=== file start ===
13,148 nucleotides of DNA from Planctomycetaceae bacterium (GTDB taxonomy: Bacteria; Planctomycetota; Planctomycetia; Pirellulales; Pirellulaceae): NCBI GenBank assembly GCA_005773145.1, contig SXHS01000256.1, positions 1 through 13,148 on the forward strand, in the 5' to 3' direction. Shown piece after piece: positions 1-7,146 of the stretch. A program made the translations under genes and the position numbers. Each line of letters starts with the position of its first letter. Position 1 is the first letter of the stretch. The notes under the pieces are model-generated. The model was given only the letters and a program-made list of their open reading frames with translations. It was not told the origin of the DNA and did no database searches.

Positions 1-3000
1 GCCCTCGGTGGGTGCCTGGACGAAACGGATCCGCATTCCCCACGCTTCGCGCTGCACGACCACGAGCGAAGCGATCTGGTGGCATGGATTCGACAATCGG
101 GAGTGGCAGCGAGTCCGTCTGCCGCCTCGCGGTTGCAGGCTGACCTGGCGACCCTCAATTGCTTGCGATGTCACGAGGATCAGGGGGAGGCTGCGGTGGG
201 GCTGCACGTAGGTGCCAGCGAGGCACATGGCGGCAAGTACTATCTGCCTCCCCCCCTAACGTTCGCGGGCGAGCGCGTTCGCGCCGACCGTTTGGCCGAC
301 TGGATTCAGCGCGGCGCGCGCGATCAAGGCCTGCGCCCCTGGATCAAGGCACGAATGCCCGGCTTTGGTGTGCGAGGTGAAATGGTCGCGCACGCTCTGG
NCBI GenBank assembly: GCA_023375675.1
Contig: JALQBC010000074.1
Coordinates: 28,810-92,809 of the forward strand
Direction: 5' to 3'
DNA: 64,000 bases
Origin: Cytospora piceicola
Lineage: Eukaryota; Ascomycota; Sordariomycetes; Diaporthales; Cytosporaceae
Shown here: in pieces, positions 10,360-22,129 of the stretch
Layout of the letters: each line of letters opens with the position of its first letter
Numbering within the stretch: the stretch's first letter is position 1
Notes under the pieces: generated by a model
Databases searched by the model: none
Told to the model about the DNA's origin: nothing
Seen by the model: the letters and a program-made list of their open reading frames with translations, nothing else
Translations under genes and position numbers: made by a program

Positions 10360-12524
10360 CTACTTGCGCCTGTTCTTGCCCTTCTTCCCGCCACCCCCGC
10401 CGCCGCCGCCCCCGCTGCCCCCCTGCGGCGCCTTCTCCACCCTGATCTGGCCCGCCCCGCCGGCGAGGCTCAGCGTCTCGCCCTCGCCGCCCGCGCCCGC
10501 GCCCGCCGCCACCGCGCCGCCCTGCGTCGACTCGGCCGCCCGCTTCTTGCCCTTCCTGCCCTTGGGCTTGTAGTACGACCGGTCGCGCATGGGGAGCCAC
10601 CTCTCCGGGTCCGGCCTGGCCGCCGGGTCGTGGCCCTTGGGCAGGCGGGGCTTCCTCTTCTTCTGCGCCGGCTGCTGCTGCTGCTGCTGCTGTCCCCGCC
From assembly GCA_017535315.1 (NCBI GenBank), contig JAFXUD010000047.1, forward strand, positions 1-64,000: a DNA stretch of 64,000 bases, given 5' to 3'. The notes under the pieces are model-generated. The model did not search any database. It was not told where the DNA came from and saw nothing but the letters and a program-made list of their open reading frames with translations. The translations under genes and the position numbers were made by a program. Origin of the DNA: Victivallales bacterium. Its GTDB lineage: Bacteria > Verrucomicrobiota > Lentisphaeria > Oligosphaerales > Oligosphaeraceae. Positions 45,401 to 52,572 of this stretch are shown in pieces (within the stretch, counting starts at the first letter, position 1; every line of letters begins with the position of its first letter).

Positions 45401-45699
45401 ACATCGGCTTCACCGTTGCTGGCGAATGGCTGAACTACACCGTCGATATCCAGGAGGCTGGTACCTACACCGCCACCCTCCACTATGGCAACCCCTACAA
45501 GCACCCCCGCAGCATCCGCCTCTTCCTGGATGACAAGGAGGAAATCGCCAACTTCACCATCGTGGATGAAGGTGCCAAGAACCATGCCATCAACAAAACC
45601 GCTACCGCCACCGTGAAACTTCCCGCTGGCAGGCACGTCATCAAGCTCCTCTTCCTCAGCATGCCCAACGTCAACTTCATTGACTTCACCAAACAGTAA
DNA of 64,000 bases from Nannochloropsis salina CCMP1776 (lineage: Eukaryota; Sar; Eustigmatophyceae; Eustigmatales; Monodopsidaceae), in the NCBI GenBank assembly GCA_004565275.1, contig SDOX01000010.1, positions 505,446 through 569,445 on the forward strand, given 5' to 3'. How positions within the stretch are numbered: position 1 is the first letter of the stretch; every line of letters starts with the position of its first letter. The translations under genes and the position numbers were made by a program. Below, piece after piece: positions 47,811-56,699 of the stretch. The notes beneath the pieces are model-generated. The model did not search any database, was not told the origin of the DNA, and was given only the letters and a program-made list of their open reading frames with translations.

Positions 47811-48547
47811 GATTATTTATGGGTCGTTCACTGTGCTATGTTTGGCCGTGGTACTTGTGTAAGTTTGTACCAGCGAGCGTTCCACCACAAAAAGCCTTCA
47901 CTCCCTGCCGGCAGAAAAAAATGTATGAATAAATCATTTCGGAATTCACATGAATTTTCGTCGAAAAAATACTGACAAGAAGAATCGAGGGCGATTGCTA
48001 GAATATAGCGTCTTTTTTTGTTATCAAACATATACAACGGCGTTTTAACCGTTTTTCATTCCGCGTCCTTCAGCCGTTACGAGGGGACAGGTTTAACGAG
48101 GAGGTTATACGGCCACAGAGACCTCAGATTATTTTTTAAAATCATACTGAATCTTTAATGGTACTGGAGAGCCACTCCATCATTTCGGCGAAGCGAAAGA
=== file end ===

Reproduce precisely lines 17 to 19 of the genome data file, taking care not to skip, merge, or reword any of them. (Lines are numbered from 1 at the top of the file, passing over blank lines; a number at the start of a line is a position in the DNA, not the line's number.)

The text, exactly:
Notes under the pieces: generated by a model
Databases searched by the model: none
Told to the model about the DNA's origin: nothing